In terms of the discussion on the bill in committee, it was very much a repeat of 2015.  The usual suspects opposed the bill: Delaware DOE, State Board of Education, Delaware Business Roundtable, State Rep. Tim Dukes, a couple of women from Wilmington who were sitting next to DelawareCAN’s Atnre Alleyne, etc.  Even the Delaware School Boards Association opposed the bill because they believed it is a local decision and detracts from the issues surrounding testing.  There was a lot of discussion around losing federal funds even though it has never happened.  The excuse this time was “We don’t know what will happen with Secretary Betsy DeVos.”  I love when a State Rep. has something important to say about a bill they oppose after they get a piece of paper from someone in the audience, but I digress.  There was talk about how bad Smarter Balanced is, the amount of time wasted on testing, and so forth, but there was far too little about the heart of the bill: the parental right to opt out.

No state has ever lost federal funding over dipping below the 95% participation rate.  And I don’t think little old Delaware would be the first.  If the feds really put their money where their mouth is, it would have happened in New York or New Jersey years ago.  So I don’t care what they say (and no one is actually saying it these days), it is not a good idea to cut federal Title I money from schools with poor kids.  Secretary Bunting did say Delaware got feedback on its state ESSA plan last evening and believes the US Dept. of Education will be tougher than she thought, but as a state with a 97% participation rate, I don’t think we are on the Title I money chopping block.  Let’s get real here.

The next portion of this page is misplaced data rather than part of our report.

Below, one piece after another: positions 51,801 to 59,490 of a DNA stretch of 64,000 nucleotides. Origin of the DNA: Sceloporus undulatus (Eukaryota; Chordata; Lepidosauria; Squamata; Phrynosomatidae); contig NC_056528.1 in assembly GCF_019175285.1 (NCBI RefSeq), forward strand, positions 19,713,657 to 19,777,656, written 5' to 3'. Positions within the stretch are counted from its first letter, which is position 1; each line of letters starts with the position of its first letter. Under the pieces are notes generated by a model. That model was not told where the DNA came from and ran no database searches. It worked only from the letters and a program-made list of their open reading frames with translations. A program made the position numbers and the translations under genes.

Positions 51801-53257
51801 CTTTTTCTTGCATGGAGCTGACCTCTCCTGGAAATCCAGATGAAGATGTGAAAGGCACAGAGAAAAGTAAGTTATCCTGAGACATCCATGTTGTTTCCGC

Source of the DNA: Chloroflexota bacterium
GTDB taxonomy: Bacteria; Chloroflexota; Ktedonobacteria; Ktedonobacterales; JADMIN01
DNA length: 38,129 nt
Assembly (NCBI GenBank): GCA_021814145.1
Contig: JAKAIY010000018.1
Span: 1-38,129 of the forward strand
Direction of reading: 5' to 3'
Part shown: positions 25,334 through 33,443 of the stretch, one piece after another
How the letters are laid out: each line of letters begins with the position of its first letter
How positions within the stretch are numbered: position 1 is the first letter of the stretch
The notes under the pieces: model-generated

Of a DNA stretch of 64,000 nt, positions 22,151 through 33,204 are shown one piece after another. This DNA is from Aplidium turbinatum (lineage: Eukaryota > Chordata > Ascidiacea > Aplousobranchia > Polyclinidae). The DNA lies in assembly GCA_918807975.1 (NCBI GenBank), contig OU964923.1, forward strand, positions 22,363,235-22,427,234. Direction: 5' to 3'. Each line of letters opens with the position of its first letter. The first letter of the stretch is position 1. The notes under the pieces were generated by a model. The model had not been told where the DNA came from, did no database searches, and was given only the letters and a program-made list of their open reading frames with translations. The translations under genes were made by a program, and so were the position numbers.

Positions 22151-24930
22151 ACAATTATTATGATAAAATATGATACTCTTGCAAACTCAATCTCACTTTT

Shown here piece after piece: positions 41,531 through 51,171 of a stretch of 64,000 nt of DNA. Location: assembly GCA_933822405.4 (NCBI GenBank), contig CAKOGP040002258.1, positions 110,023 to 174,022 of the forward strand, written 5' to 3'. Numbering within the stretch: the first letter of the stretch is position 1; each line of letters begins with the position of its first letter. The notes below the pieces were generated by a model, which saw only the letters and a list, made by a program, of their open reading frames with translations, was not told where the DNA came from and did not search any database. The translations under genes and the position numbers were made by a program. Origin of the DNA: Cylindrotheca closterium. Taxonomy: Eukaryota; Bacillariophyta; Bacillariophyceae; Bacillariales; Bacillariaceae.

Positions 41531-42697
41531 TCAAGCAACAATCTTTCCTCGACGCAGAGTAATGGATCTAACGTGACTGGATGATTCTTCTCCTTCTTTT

To be fair, I don’t ever expect the Delaware DOE and the usual cast of opposers to ever support an opt out bill.  It just isn’t going to happen.  Expecting it is as likely as convincing the wind to change direction.  It isn’t something I’m even upset about anymore, it just is.

My public comment was as simple as the bill: it is a parental right bill.  And since there was a question about what districts or charters have given parents a rough time about opting their child out, I named them: Red Clay, Christina, Freire Charter School, and so forth.  I even advised Rep. Dukes a constituent in his own district tried to opt their child out two years ago, the only one in that school district.  When the school refused, they told the mother he could not opt out.  It got so bad the mother was ostracized by members of her community.  After, Dukes came up to me and told me he didn’t appreciate me calling him out.  He asked me which district, and I told him which one I believed it was.  He said “you don’t know?”  I said it was two years ago and I talk to a lot of parents.  He said next time I better know before I call him out like that.  I advised him the parent tried reaching him at the time and he claimed he never heard from the parent.

One public commenter said he wasn’t even there for that bill but felt he had to comment.  He said, as someone who makes six figures and works for Fortune 500 companies, he has never looked at a single standardized test score.  He said if a college student in an interview told him they opted out of the state assessment, he would give them an internship based solely on that.